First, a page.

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Chop above the rest

Some of the finished axe blades. PHOTOS/ELISA VORSTER

If you go to the shops on High St Solway, you can buy fresh fruit and vegetables, get a haircut and grab a treat from the bakery. You can also buy a top-of-the-range axe, but you’ll have to get on the international waiting list first, writes ELISA VORSTER.

Jo and Eddie Fawcett.

When Eddie Fawcett started his career saw doctoring, he never imagined he would develop an internationally-renowned business making hundreds of championship winning axes.

Fast forward almost 50 years and Tuatahi Racing Axes and Saws in Masterton has become a successful business that has been in the Fawcett family for three generations.

It all began when Mr Fawcett was working with a man named Ed Ferguson who suggested they get a grinder so they could grind farmers’ axes during the downtime.

They were at an engineer’s workshop in Martinborough together when they spotted a piece of machinery for sale for only $10.

They fashioned it into a grinder, and so the racing axe business was born.

“Some friends stayed with us and asked me to do a couple of axes,” Mr Fawcett said.

Those friends then showed the axes to a top woodchopping competitor and before he knew it, he was being sent boxes of axes to repair from Canada.

Tuatahi produces racing axes and saws, used for woodchopping competitions, as well as work axes and saws, throwing axes and training axes.

They also sell covers, handles, jigs and clothing.

Finished racing axe heads sell for up to $570, whereas racing saws go for up to $2500 and more. The workmanship which goes into every axe was described as “an art form” by his daughter and office manager, Jo Fawcett.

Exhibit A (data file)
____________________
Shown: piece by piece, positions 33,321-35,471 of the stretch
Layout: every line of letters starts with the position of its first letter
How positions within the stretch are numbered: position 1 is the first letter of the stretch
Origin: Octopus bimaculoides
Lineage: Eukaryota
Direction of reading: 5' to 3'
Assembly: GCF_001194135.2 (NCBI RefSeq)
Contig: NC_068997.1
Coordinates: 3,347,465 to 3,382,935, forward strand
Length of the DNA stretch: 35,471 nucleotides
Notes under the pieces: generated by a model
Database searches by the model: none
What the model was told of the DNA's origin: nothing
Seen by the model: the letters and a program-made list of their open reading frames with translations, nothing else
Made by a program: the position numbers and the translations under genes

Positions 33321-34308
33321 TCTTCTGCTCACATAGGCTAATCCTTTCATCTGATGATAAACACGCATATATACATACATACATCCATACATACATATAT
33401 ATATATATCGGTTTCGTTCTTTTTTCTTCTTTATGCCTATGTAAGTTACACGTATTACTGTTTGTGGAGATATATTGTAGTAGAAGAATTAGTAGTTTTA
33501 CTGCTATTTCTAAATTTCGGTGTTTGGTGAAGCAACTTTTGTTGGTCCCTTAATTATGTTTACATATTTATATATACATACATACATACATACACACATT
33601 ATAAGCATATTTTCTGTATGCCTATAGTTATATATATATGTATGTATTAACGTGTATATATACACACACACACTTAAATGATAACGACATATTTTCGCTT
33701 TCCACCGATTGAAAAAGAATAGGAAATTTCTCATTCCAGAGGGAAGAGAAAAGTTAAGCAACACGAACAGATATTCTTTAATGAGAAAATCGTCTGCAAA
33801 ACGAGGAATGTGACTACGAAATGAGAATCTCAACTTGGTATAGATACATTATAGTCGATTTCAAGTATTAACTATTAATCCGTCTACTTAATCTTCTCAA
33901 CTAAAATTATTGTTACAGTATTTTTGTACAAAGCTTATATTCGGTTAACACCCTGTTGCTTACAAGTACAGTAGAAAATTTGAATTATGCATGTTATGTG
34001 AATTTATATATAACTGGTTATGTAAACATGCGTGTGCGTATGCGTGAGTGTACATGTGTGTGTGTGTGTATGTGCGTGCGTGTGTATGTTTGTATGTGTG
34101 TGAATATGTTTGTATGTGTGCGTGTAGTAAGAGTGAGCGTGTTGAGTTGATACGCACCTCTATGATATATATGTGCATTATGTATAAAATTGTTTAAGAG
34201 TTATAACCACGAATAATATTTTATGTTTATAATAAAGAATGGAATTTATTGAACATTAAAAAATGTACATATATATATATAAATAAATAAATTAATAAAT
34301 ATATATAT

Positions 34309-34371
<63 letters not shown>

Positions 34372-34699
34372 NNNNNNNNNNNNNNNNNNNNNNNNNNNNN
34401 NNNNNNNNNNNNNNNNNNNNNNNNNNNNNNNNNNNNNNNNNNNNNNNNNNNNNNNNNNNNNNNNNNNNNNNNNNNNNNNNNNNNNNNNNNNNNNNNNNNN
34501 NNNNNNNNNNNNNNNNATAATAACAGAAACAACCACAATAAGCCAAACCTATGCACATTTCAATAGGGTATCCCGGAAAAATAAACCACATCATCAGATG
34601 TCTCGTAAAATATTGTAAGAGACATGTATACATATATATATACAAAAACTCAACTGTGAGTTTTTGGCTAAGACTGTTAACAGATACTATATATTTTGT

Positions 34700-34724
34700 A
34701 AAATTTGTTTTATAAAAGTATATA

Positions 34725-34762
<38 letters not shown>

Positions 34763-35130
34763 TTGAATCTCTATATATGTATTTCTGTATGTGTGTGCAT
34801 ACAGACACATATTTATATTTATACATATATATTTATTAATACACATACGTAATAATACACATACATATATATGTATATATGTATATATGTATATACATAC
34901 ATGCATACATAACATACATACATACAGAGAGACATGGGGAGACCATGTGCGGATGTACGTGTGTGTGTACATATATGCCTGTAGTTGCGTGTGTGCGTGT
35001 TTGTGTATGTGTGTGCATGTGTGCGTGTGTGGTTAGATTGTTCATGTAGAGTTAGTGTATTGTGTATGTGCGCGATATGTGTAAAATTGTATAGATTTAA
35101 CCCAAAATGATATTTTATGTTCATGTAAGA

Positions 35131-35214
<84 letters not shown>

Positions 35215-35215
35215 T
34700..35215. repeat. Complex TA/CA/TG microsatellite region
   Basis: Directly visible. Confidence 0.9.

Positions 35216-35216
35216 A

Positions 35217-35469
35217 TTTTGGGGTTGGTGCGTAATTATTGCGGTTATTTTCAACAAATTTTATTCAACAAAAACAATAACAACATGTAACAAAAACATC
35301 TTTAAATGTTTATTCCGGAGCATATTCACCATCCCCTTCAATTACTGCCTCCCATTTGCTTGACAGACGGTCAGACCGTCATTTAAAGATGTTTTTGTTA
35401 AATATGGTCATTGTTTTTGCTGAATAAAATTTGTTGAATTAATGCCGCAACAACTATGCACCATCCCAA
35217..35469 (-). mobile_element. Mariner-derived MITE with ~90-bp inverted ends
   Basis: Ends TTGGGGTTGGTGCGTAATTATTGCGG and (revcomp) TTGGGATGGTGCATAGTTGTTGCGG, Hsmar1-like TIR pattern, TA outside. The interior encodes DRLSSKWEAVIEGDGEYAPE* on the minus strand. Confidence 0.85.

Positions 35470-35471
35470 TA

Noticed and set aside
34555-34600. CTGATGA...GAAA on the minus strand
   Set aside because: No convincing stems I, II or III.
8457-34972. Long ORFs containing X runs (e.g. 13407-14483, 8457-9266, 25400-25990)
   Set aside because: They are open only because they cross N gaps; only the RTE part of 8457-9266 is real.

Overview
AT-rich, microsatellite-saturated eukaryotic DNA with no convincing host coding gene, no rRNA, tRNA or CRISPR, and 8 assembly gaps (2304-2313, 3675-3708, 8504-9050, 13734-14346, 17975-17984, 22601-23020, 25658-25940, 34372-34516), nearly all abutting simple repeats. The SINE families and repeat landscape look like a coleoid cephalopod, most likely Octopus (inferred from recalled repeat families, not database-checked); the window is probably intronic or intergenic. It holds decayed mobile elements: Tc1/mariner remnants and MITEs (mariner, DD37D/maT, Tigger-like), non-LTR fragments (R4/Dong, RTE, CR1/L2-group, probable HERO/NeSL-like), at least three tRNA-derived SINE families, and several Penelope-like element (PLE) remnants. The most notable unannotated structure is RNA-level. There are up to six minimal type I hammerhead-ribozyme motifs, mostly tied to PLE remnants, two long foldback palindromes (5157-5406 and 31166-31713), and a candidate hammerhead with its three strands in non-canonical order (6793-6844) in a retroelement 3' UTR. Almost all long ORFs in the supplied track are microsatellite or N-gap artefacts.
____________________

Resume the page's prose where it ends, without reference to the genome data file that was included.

“Everyone has got their own technique and they all cut slightly differently,” she said.

“It’s really hard to teach.”

Ninety per cent of Tuatahi’s business comes from overseas, with the company exporting to around 30 countries and people from all different walks of life.

Quintin Fawcett forging an axe.

And the Fawcetts really needed to be experts in their field to cater for the international demand, knowing precisely how to hone the blade depending on which country they’re sending the axe to.

“Every country has a different edge because of the different wood types they have,” Mr Fawcett said.

The business produces up to 30 axes a week and has enough demand for them to expand to 50 axes a week.

“We’ve just taken on an extra grinder to help with production,” Ms Fawcett said.

But they were still looking to add to their team of nine, with a vacancy for an axe and handle maker.

“It’s a really different field to be in – it’s not just a job.

“We want someone who is really interested in it and wants to give it a crack.”

The company was also looking at investing in new technology over the next few years to streamline the production process and make it easier for the staff.

This includes bringing in CNC equipment, which is computer automated machinery that will assist with a large portion of the production work.

“We’ve still got to keep the hand work there on some things, though, or it’s not going to work,” said Mr Fawcett.

“We don’t take anything for granted and we’re always looking at improvement,” Ms Fawcett said.

She laughed as she explained that being a female in a male-dominated field, in conjunction with her in-depth knowledge, meant overseas clients often mistook her name on email correspondence as belonging to a male.

However, women around the world have been making their marks in the competitive wood chopping arena in recent years.

“It’s the biggest growing part of our sport,” Mr Fawcett said.

Although Ms Fawcett no longer competes, Mr Fawcett’s son and grandson, Grant and Quintin, both compete, as well as work in the workshop.

 

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